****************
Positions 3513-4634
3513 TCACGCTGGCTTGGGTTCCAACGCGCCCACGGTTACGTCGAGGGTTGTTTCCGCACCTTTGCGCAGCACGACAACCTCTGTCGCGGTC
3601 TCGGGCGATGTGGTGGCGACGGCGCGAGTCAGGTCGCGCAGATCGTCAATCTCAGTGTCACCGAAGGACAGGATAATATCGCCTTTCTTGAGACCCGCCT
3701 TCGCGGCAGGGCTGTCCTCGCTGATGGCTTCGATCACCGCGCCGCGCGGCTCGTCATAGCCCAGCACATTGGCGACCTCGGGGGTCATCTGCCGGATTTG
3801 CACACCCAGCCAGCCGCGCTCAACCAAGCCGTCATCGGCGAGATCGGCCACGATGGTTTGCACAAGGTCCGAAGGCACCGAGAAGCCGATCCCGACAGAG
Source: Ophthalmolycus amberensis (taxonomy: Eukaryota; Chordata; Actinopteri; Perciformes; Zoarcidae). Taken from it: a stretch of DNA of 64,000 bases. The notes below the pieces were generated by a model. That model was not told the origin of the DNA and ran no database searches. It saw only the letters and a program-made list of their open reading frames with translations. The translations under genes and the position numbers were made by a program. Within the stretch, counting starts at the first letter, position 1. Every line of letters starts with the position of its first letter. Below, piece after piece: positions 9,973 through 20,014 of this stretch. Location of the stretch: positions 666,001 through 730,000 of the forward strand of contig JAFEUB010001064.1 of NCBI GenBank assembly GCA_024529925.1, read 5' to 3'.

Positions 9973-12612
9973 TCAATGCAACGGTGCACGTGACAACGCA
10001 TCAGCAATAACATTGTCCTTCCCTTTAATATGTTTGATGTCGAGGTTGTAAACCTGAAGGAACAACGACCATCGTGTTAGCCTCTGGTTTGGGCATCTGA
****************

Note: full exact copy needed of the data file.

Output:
Positions 3513-4634
3513 TCACGCTGGCTTGGGTTCCAACGCGCCCACGGTTACGTCGAGGGTTGTTTCCGCACCTTTGCGCAGCACGACAACCTCTGTCGCGGTC
3601 TCGGGCGATGTGGTGGCGACGGCGCGAGTCAGGTCGCGCAGATCGTCAATCTCAGTGTCACCGAAGGACAGGATAATATCGCCTTTCTTGAGACCCGCCT
3701 TCGCGGCAGGGCTGTCCTCGCTGATGGCTTCGATCACCGCGCCGCGCGGCTCGTCATAGCCCAGCACATTGGCGACCTCGGGGGTCATCTGCCGGATTTG
3801 CACACCCAGCCAGCCGCGCTCAACCAAGCCGTCATCGGCGAGATCGGCCACGATGGTTTGCACAAGGTCCGAAGGCACCGAGAAGCCGATCCCGACAGAG
Source: Ophthalmolycus amberensis (taxonomy: Eukaryota; Chordata; Actinopteri; Perciformes; Zoarcidae). Taken from it: a stretch of DNA of 64,000 bases. The notes below the pieces were generated by a model. That model was not told the origin of the DNA and ran no database searches. It saw only the letters and a program-made list of their open reading frames with translations. The translations under genes and the position numbers were made by a program. Within the stretch, counting starts at the first letter, position 1. Every line of letters starts with the position of its first letter. Below, piece after piece: positions 9,973 through 20,014 of this stretch. Location of the stretch: positions 666,001 through 730,000 of the forward strand of contig JAFEUB010001064.1 of NCBI GenBank assembly GCA_024529925.1, read 5' to 3'.

Positions 9973-12612
9973 TCAATGCAACGGTGCACGTGACAACGCA
10001 TCAGCAATAACATTGTCCTTCCCTTTAATATGTTTGATGTCGAGGTTGTAAACCTGAAGGAACAACGACCATCGTGTTAGCCTCTGGTTTGGGCATCTGA